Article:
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I previously installed a standalone copy of Windows 10 on my Microsoft Surfacebook. I intend to set up Ubuntu dual-boot alongside it. Unfortunately, after installation following these instructions, it seems that Windows still boots over Ubuntu -- the GRUB loader is ignored?

I have tried the following:

  • Running boot repair from Live Ubuntu USB. This apparently runs and does some things, which prevents both Windows and Ubuntu from booting altogether -- gets stuck with the Surfacebook loading animation, screen flashes, goes into UEFI.
  • Going into windows and trying to change the boot according to this post (Running bcdedit /set {bootmgr} path \EFI\ubuntu\shimx64.efi).
  • Installing Ubuntu by itself -- for some reason, the GRUB refuses to show up, and no boot-repair operations are of any help.
  • Disabling fast boot and hibernation

Here is the info output of my boot-repair program: https://pastebin.com/N1J4H9eF

Tried running this command to rename the boot entry:

sudo efibootmgr -c -L "UEFI hard drive" -l "\EFI\Boot\bootx64.efi" -d /dev/nvme0n1 -p 2 

Which gave this error

Could not prepare Boot variable: No space left on device

Here is sudo efibootmgr -c (Which I think may be pertinent):

GUID Partition Table Header signature is wrong: 0 != 5452415020494645
GUID Partition Table Header signature is wrong: 0 != 5452415020494645
GUID Partition Table Header signature is wrong: 0 != 5452415020494645
GUID Partition Table Header signature is wrong: 0 != 5452415020494645
GUID Partition Table Header signature is wrong: 0 != 5452415020494645
GUID Partition Table Header signature is wrong: 0 != 5452415020494645
Could not prepare Boot variable: No space left on device

Here is a screenshot of GParted screenshot of gparted for my SSD

Any help would be greatly appreciated. Been wrestling with this problem for more than a few days now, and just can't figure it out... would prefer not to do backend development on Windows!

  • I don't really get why people keep creating problems to themselves by using dual boot. For me everything works on VMs for years, and what is most fun you can do it both ways - host windows and VMs whatever or host NIX and VMs - again whatever. Yes may be some one-time issues when setting up for first time if want to use intensive graphics and need to buy a graphics card that supports virtualization, but after that - no stupid reboots to switch between machines and you can have hundreds of them on one pc for each task different. – Drako May 22 '17 at 10:08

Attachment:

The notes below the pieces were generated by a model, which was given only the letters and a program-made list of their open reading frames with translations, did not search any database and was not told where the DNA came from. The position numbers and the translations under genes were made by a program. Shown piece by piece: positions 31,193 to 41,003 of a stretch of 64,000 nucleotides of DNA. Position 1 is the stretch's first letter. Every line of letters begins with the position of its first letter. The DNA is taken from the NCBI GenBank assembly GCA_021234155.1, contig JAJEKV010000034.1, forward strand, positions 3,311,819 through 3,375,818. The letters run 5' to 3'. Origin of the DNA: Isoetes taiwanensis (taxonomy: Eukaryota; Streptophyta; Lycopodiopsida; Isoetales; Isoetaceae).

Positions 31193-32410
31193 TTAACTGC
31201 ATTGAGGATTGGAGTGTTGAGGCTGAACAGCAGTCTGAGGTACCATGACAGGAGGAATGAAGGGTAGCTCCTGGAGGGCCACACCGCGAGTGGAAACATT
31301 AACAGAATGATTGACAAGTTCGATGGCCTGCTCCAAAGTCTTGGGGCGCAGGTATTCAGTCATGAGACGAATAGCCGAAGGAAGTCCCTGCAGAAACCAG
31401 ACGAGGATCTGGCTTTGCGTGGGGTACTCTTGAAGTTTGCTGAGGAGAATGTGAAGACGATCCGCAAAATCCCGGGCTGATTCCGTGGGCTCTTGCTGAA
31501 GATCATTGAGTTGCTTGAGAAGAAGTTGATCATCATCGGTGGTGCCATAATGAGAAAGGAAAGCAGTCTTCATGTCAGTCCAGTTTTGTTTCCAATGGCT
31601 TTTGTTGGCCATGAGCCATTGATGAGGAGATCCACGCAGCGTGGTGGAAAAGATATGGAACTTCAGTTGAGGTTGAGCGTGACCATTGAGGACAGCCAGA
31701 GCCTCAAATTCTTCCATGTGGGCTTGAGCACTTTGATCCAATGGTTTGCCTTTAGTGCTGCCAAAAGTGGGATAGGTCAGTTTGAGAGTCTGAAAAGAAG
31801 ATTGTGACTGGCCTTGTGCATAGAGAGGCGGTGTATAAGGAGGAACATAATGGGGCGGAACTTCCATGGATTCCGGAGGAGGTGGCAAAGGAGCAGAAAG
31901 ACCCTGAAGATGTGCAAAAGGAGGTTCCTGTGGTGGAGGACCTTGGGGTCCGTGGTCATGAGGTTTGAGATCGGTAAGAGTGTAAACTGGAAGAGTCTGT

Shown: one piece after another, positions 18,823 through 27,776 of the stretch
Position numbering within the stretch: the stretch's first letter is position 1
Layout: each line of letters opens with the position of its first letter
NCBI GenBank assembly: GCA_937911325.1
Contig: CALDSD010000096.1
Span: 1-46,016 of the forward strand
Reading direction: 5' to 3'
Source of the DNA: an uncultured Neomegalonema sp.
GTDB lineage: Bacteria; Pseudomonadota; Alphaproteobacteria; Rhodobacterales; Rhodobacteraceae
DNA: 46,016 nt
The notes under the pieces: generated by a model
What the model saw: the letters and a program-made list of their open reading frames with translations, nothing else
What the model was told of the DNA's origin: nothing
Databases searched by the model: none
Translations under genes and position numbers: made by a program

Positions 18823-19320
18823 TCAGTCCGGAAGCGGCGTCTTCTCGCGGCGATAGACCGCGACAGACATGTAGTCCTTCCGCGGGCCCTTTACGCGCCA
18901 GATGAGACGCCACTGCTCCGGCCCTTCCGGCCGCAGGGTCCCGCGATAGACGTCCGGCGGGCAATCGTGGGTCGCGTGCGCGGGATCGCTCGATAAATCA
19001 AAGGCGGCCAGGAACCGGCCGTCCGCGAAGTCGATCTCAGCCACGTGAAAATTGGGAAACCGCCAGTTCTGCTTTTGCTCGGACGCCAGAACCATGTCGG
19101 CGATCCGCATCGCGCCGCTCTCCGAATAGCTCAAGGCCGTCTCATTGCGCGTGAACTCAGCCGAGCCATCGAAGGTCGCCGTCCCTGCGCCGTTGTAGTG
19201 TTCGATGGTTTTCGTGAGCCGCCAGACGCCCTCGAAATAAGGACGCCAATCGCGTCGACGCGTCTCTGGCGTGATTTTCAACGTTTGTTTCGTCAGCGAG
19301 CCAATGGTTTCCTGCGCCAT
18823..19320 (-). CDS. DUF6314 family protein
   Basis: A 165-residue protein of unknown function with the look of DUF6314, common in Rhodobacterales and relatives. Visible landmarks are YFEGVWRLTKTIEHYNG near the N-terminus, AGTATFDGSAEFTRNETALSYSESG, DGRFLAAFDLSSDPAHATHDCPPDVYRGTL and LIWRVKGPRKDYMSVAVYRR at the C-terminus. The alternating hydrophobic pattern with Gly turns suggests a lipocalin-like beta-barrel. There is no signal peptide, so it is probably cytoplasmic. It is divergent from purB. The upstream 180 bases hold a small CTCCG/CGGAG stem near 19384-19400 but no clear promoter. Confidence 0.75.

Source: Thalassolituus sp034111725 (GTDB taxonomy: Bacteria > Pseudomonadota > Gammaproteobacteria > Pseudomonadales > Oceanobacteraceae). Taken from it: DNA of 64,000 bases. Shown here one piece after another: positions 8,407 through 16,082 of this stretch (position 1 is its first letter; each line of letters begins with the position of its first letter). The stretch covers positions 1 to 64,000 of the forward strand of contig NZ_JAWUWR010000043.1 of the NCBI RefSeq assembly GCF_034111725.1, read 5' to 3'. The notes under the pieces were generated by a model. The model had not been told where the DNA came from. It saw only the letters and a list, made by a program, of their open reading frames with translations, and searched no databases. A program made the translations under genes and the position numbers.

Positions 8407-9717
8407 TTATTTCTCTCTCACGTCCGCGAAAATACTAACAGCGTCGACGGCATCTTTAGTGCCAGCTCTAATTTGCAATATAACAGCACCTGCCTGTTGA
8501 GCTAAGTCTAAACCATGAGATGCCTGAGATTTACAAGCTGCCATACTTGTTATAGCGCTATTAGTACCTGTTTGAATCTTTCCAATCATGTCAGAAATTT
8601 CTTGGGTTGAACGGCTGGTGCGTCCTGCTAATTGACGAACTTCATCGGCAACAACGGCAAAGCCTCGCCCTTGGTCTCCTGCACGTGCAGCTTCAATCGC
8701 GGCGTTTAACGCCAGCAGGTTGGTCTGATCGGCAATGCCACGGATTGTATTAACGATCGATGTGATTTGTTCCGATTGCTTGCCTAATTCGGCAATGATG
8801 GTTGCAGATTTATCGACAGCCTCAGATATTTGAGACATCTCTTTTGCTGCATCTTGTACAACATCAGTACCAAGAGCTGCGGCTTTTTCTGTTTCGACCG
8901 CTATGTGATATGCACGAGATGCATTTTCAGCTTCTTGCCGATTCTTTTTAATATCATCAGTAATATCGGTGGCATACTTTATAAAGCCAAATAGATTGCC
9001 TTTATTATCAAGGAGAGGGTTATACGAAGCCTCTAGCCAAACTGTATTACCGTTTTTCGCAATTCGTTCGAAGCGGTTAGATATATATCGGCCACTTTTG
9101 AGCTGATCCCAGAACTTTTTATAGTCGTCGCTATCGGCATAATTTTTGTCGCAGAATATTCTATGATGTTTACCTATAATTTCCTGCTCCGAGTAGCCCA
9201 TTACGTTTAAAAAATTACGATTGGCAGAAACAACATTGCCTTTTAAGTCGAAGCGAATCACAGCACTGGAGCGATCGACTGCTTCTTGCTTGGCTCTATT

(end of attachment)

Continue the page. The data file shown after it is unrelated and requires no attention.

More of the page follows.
• @Drako Because it is painfully slow, depending on what you are doing. I would actually prefer to just run Ubuntu, but for some reason, it just refuses to do so (I get similar errors with EFI's missing, etc) – mdobrenko May 22 '17 at 19:21
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Insert the bootable linux usb and boot from the usb. Then run

sudo apt-get install grub2

Sometimes, if loader is UEFI it causes problems. At first switch to BIOS and then try this.

  • Unfortunately, this gives me the following error: pastebin.com/58WcY55r – mdobrenko May 21 '17 at 13:50
  • Try sudo update-grub. If no package was still not found, try it after an apt-get update. Also, are you doing this from the live usb? – Rafed Muhammad Yasir May 21 '17 at 13:55
  • You could also try grub if grub2 is not available. – Rafed Muhammad Yasir May 21 '17 at 13:56
  • Got the following errors running various commands (after apt-get update, upgrade) pastebin.com/rPCDPSpa. I am indeed running these commands on a live USB – mdobrenko May 21 '17 at 13:59
  • Then install grub-efi-amd64 like suggested. This should work. – Elzo May 23 '17 at 17:44
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This message :

Could not prepare Boot variable: No space left on device

suggests that the EFI partition is full, although your GParted screen shows only 35/100 MB used. 100 MB is pretty small compared to what I've seen recommended for dual boots, so you could try resizing this partition to 300 or 400 MB.

I'm not sure if this could be done in place though ; you probably will have to wipe the existing partitions and reinstall both systems.

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I had same issue when installed Windows 8 and LinuxMint because Windows 8 was installed as UEFI and LinuxMint as Legacy BIOS mode. Solved the issue chrooting into the installation and installing Grub on it.

Assuming that nvme0n1p5 is your Ubuntu partition, from the LiveCD, run this:

sudo mount /dev/nvme0n1p5 /mnt
sudo mount --bind /dev /mnt/dev
sudo mount --bind /dev/pts /mnt/dev/pts
sudo mount --bind /proc /mnt/proc
sudo mount --bind /sys /mnt/sys

Then chroot into it:

chroot /mnt

Install the Grub-EFI binaries and install grub to the disk:

sudo apt-get install grub-efi
sudo grub-install /dev/nvme0n1
sudo update-grub

Now exit the chrooted system and umount it:

exit
sudo umount /mnt/dev/pts
sudo umount /mnt/dev
sudo umount /mnt/sys
sudo umount /mnt/proc
sudo umount /mnt

Reboot.

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Oddly enough, none of the responses posted worked for me. However, for whatever reason, after installing a bunch of updates on Windows 10 (to the latest build, 1607) everything fixed itself...

The one key thing I noticed was that 'Windows Boot Manager' was once again shown in the boot order (previously missing, for reasons unknown). I am not sure why updating Windows would have had such an effect -- running windows boot repair via the USB did nothing to help (it would exit with an error indicating boot repair is not possible).

Afterward, I was able to install Ubuntu without any issues whatsoever. Wish I knew exactly what happened and why, but it seems this will have to be one of those happy accident situations.

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